As the relationship between training and ischemic heart disease is not yet unraveled, we test the hypothesis that, in a model free from environmental, behavioural, and neuro-hormonal factors, endurance training improves myocardial resistance to ischemia. As carbohydrate metabolism is relevant for myocardial resistance to ischemia, we also test whether hyperglycemia blunts the protective effect of training. Eight-week old rats were randomly assigned to four groups (n = 6 - 8): sedentary or trained (3-week swim program, up to 2 h/day), and normal or high-carbohydrate diet (50 g/l sucrose in drinking water). Excised hearts were perfused isovolumically (flow = 15 ml/min) with Krebs-Henseleit (2 mM free Ca++, 11 mM glucose, pH 7.38 ± 0.02, PO2 = 670 ± 6 mmHg, PCO2 = 43 ± 1 mmHg, mean ± SE), exposed to 60 min low-flow (1.5 ml/min) ischemia, and then reperfused for 30 min (15 ml/min). In normally fed rats training incresed the stroke volume index (97.5 ± 13.0 vs. 72.6 ± 6.2 μl, P = 0.05), depressed diastolic contracture (+2.3 ± 2.0 vs. +24.2 ± 6.7 mmHg, P = 0.02), improved the recovery of developed pressure/heart rate (33.8 ± 2.3 vs. 24.1 ± 3.3 mmHg/min/1000, P = 0.05), and decreased arrhythmias (P = 0.05). In high-carbohydrate-fed rats training induced myocardial hypertrophy (1.95 ± 0.08 vs. 1.67 ± 0.03 g, P = 0.02) and decreased arrhythmias but did not affect stroke volume, developed pressure/heart rate, and diastolic contracture. Thus endurance training improves myocardial resistance to ischemia but a high-carbohydrate diet partially blunts this protection. The occurrence of an inducible alteration, able to modulate myocardial tolerance to ischemia may give clues to extend our knowledge of ischemia preconditioning.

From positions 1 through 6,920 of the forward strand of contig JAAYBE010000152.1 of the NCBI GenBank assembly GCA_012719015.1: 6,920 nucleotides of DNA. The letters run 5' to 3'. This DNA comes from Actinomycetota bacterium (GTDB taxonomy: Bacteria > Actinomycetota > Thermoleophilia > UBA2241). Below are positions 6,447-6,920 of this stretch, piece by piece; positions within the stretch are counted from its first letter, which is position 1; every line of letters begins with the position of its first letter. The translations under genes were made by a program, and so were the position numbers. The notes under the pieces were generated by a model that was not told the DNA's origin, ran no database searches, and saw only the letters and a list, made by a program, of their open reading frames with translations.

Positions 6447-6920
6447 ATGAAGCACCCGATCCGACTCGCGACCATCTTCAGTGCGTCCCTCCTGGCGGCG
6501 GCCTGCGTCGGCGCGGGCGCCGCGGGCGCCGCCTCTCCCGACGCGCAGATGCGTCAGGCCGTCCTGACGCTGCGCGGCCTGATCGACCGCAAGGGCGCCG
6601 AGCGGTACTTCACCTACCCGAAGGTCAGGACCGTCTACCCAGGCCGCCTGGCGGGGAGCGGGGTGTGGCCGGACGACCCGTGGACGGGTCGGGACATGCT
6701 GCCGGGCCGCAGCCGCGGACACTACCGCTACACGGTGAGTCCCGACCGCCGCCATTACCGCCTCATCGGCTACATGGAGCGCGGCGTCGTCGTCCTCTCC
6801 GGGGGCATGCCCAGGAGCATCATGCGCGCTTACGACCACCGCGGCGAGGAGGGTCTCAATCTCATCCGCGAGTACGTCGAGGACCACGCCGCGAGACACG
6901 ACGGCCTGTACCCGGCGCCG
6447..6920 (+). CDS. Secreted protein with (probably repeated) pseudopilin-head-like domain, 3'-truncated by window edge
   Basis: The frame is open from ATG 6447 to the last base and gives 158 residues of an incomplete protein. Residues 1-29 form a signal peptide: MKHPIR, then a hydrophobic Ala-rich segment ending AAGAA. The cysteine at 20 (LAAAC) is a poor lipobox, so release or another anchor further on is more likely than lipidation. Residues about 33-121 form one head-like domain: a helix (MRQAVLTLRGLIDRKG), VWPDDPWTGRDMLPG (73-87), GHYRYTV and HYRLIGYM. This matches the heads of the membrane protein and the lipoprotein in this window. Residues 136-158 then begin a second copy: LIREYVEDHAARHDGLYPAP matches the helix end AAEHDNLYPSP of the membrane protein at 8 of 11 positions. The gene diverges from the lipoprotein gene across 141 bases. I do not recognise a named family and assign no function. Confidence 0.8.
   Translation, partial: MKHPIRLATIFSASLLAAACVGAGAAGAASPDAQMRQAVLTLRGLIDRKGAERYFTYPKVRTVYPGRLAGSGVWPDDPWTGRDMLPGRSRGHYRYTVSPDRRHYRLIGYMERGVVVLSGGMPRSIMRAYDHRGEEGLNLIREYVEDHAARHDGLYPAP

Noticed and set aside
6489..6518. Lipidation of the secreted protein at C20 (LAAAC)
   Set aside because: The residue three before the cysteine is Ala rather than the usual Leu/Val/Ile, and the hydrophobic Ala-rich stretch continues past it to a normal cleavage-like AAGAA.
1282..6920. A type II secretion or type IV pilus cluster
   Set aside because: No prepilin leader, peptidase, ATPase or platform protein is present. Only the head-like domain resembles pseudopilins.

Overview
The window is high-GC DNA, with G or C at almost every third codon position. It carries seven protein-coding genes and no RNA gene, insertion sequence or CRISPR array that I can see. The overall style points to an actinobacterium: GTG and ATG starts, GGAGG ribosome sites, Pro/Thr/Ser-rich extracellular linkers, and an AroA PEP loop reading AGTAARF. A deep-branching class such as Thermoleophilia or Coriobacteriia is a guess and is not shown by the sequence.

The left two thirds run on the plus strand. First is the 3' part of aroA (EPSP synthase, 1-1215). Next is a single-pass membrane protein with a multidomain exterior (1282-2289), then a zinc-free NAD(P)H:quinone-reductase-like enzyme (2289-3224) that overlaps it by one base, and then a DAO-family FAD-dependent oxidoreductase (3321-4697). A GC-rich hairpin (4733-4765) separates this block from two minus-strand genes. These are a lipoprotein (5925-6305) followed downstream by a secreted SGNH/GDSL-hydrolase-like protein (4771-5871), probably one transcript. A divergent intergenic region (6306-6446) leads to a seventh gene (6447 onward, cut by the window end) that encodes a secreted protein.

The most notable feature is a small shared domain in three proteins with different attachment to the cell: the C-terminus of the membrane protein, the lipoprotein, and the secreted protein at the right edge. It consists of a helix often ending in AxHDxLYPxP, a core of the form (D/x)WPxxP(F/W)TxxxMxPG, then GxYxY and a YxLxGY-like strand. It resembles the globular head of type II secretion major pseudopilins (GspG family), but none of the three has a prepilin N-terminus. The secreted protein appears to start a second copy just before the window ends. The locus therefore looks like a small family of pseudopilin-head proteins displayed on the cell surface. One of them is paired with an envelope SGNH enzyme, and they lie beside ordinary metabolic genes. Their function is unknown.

- Isolated hearts
- Myocardial performance
- Reperfusion injury
ASJC Scopus subject areas
- Public Health, Environmental and Occupational Health
- Orthopedics and Sports Medicine
- Physical Therapy, Sports Therapy and Rehabilitation